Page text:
Information on Selected Wetland Species

Yellow Iris
Iris pseudacorus L.

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Habitat Water margins at the edge of lakes, ponds, streams and rivers, in damp pastures and meadows. Often an emergent plant in shallow water areas, generally where the water is less than 0.3m deep. Occurs in swamps and fens. It is tolerant of a wide range of soil types, but requires sites which are moderately fertile and which are moist or flooded for most of the year. Plants can tolerate occasional flooding with brackish water and periodic droughts.
Structure Yellow Iris plants are perennials. The shoots may or may not die back in winter depending on the harshness of the weather. They have thick underground rhizomes. Plants contain poisonous glycosides and as a result are avoided as food plants by most herbivorous animals. The brittle leaves are easily damaged by trampling.        Adaptations of swamp plants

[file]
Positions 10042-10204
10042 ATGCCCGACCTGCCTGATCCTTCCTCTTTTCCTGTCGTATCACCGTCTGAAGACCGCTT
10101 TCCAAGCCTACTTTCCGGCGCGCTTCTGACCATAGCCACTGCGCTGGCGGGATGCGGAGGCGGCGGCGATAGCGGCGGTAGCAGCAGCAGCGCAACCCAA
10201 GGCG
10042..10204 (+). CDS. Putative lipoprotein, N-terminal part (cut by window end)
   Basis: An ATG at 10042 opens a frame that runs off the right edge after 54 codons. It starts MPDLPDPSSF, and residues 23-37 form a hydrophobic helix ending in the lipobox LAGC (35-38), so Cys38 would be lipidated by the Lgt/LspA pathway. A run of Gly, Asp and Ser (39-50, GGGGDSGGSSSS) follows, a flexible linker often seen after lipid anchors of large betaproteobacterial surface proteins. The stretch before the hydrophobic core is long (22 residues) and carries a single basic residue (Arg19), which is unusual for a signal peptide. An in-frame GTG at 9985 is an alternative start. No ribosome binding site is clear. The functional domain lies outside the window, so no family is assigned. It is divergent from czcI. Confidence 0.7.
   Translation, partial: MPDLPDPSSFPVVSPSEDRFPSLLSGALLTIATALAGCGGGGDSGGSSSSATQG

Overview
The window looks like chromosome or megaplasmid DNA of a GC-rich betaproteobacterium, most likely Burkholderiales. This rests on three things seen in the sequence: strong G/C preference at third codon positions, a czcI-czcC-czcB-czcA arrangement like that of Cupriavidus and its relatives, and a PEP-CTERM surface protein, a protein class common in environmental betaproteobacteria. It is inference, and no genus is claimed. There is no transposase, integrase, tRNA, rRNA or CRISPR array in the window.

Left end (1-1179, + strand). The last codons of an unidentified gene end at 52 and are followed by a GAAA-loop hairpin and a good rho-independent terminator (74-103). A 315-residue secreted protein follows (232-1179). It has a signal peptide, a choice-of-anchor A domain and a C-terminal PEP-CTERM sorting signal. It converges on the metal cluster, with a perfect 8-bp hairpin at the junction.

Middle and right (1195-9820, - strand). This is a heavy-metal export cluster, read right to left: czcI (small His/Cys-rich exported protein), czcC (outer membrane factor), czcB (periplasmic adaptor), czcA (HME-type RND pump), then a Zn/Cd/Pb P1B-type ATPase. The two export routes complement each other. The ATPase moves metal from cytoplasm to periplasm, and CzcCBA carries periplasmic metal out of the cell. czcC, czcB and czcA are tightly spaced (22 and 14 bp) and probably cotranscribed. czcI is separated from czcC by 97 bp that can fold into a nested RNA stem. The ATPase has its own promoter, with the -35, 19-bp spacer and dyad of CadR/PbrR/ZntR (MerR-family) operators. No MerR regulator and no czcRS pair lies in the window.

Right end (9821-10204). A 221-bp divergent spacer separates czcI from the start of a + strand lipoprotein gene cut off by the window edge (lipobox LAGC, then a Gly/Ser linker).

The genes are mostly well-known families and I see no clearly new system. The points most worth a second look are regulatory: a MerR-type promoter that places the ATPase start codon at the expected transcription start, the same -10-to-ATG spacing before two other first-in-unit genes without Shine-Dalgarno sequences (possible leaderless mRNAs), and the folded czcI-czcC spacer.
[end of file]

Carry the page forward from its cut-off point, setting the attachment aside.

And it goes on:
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Flowering from June to August. Conditions must be open and unshaded if plants are to successfully flower and set seed.

Yellow Iris is one of the few aquatic plants to have evolved complex adaptations to insect pollination.The yellow tepals provide a platform for insects to land on. The dark yellow patch in the centre, surrounded by a zigzag line acts as a guide directing the insect towards the nectar source, which is inside the central flower tube. Any pollen already on the insect is brushed off onto the flower's stigma and new pollen may be deposited on the insect as it searches for the nectar. Flowers are usually pollinated by long-tongued insects such as bumble bees.     Flower Structure and Pollination.

iris.jpg (19075 bytes) Yellow Iris produces large numbers of seeds inside triangular pods. The seeds float and are dispersed by water. They germinate in spring or early summer, either while still floating or on mud.

Plants may spread vegetatively as well, by growth from the underground rhizome. The same plant may eventually cover a region up to 20m in radius.

Widespread throughout Britain and Ireland and in Europe. Absent from northern Scandinavia and Iceland. Native to North Africa and in Asia. Present in N. America and New Zealand where it is now widely naturalised.


Sources of Information 

Aquatic Plants in Britain and Ireland.      C.D. Preston and J.M. Croft.     Harley Books, 1997.

British Water Plants.    S. Haslam, C. Sinker and P. Wolseley.    The Field Studies Council 1975 (1982 ed.)


Wetland Survey Contents